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Cheers to the Complicated Feelings That Come After Suicide Loss

“Cheers,” she says as she lowers her glass toward hell. “Cheers to an Honest Abe.”

I shift my eyes in her direction as I watch her lift the tiny glass a few inches from the floor up to her pale lips. Bailey has been this way ever since the truth came out 12 season changes ago on this very day. The bags under her brown eyes and the black rats nest on top of her head is normal now. She always has a cigarette tucked behind her ear, if not in between her lips, and a pint of “whatever is on sale” stashed away in her purse for “emergency purposes.” The only bathing she does anymore is submerging herself in helplessness and hopelessness, but her whisky perfume covers up the stench. Her family doesn’t even question it; they are in denial too.

“Another one please,” she shouts across the bar. “And make this one a double”.

It would be an understatement to say the tragedy of her father’s suicide put her through a spiraling grief cycle. To see the girl I grew up with and love like a sister go from an independent woman to an alcohol dependent wreck overflows my heart with sadness. She had her whole life laid out on the table and now that same table is cluttered with grief. She lost her scholarship to her first choice school, Yale, when her GPA dropped from a 4.0 to a 2.1 and her friends won’t even speak to her because they say, “She is a negative influence on our lives.” Alcohol won her over. Alcohol got the best of her.

We come to this small “hole in the wall” bar every year because she refuses to go anywhere else. “This is where I belong,” she says. The bartender is an old man named Cowboy who wears his hat and listens to sob stories all night. He says he must have heard her story a thousand times. The regulars, the biker
gang, old men who have never been married in their lives and an overly enthusiastic jock who drinks his Miller Lite and stares at the TV screen all night long alternate taking her home to “get some.”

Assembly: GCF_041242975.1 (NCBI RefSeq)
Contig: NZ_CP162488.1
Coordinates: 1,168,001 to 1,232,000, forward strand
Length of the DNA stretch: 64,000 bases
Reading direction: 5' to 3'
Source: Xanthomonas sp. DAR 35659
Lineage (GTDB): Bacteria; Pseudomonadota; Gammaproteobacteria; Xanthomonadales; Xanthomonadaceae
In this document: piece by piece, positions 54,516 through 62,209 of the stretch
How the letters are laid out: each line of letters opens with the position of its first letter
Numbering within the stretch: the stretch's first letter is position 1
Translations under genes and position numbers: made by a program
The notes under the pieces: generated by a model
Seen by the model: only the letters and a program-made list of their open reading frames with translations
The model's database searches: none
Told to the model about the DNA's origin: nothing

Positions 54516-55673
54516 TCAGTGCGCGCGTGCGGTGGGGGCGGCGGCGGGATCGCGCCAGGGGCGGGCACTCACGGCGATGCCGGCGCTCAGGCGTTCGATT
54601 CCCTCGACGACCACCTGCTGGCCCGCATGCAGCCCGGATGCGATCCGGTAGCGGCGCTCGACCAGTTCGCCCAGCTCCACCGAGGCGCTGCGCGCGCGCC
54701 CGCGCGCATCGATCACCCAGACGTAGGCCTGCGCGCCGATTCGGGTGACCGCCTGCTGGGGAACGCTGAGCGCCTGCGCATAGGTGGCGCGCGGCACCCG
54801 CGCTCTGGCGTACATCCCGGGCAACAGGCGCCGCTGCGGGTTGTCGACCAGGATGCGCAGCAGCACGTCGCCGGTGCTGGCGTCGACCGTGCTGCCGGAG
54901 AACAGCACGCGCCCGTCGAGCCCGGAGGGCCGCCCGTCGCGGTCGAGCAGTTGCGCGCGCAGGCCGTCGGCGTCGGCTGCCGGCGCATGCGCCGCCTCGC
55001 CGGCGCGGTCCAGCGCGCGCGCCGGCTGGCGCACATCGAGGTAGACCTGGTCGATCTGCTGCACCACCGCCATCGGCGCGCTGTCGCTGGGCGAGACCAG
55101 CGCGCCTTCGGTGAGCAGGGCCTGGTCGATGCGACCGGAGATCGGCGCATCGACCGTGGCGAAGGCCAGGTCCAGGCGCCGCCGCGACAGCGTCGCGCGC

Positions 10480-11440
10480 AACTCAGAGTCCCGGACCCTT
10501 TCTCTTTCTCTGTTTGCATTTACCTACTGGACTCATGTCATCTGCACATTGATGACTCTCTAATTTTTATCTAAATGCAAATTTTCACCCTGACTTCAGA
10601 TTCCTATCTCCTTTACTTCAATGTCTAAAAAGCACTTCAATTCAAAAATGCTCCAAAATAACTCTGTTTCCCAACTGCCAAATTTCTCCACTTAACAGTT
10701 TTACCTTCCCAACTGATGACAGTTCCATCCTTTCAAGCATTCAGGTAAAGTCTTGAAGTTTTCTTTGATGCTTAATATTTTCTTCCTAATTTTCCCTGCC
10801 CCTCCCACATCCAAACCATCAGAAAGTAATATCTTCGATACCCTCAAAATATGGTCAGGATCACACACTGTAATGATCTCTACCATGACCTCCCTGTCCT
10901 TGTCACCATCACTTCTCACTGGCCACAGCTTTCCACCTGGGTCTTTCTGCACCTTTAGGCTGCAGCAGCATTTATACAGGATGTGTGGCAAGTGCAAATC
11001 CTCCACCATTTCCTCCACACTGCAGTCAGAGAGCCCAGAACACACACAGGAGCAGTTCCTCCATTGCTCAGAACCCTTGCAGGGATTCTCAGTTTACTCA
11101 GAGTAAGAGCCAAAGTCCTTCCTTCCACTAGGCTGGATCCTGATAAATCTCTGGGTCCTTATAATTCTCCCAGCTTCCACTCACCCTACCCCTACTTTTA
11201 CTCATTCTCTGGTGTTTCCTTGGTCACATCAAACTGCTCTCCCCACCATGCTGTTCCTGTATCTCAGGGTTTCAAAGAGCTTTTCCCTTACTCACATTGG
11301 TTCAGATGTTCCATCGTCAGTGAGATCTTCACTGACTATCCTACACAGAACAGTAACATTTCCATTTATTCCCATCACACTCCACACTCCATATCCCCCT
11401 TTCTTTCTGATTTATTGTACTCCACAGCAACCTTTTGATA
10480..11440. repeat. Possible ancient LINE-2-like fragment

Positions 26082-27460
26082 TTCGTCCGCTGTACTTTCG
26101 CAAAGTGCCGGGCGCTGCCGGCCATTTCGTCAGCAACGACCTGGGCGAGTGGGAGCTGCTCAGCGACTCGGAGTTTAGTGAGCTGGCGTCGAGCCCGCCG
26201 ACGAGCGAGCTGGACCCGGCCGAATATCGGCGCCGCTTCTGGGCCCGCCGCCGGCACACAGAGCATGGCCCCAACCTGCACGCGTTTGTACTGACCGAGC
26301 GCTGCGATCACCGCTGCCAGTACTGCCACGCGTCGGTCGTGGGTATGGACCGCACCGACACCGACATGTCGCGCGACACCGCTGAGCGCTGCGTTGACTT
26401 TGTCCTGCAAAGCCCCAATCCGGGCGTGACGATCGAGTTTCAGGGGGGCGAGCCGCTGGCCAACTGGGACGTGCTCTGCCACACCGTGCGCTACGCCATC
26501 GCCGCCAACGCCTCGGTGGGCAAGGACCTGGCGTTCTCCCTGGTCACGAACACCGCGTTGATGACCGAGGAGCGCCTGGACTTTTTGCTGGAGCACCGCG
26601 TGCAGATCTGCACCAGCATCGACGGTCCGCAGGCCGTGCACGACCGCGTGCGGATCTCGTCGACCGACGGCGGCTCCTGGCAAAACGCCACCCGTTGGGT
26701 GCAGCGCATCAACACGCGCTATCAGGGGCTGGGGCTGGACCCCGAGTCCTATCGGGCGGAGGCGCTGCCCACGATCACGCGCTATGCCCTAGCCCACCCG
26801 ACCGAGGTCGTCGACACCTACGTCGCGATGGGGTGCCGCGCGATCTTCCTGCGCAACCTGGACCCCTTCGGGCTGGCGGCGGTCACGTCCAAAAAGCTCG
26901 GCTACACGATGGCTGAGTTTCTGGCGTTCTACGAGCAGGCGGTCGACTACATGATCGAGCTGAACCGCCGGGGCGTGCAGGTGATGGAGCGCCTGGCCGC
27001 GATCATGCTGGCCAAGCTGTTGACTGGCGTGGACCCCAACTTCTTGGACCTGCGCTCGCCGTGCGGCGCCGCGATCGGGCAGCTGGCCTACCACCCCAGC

“Do you know what bothers me the most?” she asks. Cowboy slides her double across the table and she asks to add it to her tab.

“Cheers to abandonment,” she says.

I watch her choke it down. She reaches across the table and chases the taste away with my half-empty cup of Coca-Cola. She lets out a sarcastic “ah” as if the drink refreshed her and satisfied her needs; the needs she has lacked for three years.

“What bothers me is he didn’t even leave me a goodbye letter. What do
you make of that?”

Her father was the one she turned to for advise on financial issues, car troubles, doing her taxes, etc… He always said that, “I fell in love with you before I fell in love with your mom,” and, “You are my no neck, no arms baby girl.” They had a close relationship, or so she thought.

I hesitantly answer, “Maybe yours got lost. Your father loved you very much, you know?”

The letter didn’t get lost. Unfortunately there was no letter left for anyone besides a statement at the top of his planner on the day he died. “You don’t know her like I do.” The planner was left open to that page at the bottom of the mountain in South Carolina where she lived.

“No. He loved his mistress,” she shouts with tears streaming down her face. She makes sure the few people in the bar hear her. “‘You don’t know her like I do?’ There wasn’t any other letter, Kelly. She was the last thing on his mind before he died.”